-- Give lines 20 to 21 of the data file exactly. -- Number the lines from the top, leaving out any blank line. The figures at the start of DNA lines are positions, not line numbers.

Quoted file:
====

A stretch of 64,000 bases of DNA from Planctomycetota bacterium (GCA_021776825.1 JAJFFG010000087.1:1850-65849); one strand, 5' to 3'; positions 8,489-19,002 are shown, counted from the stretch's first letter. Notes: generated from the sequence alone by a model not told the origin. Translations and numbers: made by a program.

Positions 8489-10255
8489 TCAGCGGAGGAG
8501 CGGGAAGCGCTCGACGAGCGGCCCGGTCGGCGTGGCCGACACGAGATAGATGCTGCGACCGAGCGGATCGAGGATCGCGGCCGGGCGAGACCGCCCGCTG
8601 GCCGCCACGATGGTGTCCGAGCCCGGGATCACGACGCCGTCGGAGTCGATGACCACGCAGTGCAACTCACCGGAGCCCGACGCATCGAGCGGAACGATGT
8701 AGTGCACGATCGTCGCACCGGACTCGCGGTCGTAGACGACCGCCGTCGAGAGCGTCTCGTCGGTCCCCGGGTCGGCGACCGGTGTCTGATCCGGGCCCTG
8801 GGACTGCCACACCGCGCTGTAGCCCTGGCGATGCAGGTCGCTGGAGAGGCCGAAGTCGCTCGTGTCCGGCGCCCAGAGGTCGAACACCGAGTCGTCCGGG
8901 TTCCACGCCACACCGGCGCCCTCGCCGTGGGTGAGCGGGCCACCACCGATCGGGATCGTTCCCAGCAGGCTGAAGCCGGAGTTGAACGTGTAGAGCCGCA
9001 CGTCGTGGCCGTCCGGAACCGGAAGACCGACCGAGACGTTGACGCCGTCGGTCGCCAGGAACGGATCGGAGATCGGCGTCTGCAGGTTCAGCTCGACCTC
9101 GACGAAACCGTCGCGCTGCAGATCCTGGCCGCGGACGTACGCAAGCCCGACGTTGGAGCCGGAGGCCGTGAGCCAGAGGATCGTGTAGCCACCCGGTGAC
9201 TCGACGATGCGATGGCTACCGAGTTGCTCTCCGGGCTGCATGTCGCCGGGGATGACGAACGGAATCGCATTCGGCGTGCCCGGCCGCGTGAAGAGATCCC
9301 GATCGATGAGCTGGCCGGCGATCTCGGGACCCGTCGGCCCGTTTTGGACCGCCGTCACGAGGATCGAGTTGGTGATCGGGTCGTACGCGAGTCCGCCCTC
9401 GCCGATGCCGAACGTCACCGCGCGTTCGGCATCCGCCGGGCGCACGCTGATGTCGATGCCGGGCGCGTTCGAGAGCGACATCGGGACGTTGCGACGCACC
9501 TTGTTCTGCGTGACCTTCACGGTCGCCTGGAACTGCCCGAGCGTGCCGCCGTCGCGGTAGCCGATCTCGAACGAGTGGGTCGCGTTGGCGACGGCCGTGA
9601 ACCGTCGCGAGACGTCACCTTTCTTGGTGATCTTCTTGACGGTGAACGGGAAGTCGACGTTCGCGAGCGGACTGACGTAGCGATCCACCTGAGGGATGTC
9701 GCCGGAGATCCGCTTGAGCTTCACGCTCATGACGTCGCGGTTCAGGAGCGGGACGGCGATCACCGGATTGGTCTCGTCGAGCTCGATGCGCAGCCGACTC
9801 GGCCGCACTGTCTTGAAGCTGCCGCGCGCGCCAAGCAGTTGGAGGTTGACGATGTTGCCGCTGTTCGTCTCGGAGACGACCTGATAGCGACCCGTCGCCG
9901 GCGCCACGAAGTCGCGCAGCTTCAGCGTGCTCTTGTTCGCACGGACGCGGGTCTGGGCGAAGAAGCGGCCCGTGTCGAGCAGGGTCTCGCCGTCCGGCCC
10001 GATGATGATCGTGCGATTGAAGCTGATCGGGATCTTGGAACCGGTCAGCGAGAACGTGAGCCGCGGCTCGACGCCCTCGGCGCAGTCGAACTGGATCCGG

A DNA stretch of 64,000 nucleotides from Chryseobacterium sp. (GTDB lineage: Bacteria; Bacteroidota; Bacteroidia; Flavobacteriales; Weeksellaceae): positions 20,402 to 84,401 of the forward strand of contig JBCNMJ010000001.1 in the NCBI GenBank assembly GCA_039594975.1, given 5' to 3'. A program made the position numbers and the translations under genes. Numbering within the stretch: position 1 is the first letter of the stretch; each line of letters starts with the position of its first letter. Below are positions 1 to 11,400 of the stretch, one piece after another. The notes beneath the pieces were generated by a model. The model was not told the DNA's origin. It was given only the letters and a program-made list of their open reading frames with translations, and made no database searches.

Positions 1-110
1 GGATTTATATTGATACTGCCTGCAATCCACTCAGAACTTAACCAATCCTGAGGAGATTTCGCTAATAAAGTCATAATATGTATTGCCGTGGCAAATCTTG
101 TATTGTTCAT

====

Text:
A DNA stretch of 64,000 nucleotides from Chryseobacterium sp. (GTDB lineage: Bacteria; Bacteroidota; Bacteroidia; Flavobacteriales; Weeksellaceae): positions 20,402 to 84,401 of the forward strand of contig JBCNMJ010000001.1 in the NCBI GenBank assembly GCA_039594975.1, given 5' to 3'. A program made the position numbers and the translations under genes. Numbering within the stretch: position 1 is the first letter of the stretch; each line of letters starts with the position of its first letter. Below are positions 1 to 11,400 of the stretch, one piece after another. The notes beneath the pieces were generated by a model. The model was not told the DNA's origin. It was given only the letters and a program-made list of their open reading frames with translations, and made no database searches.

Positions 1-110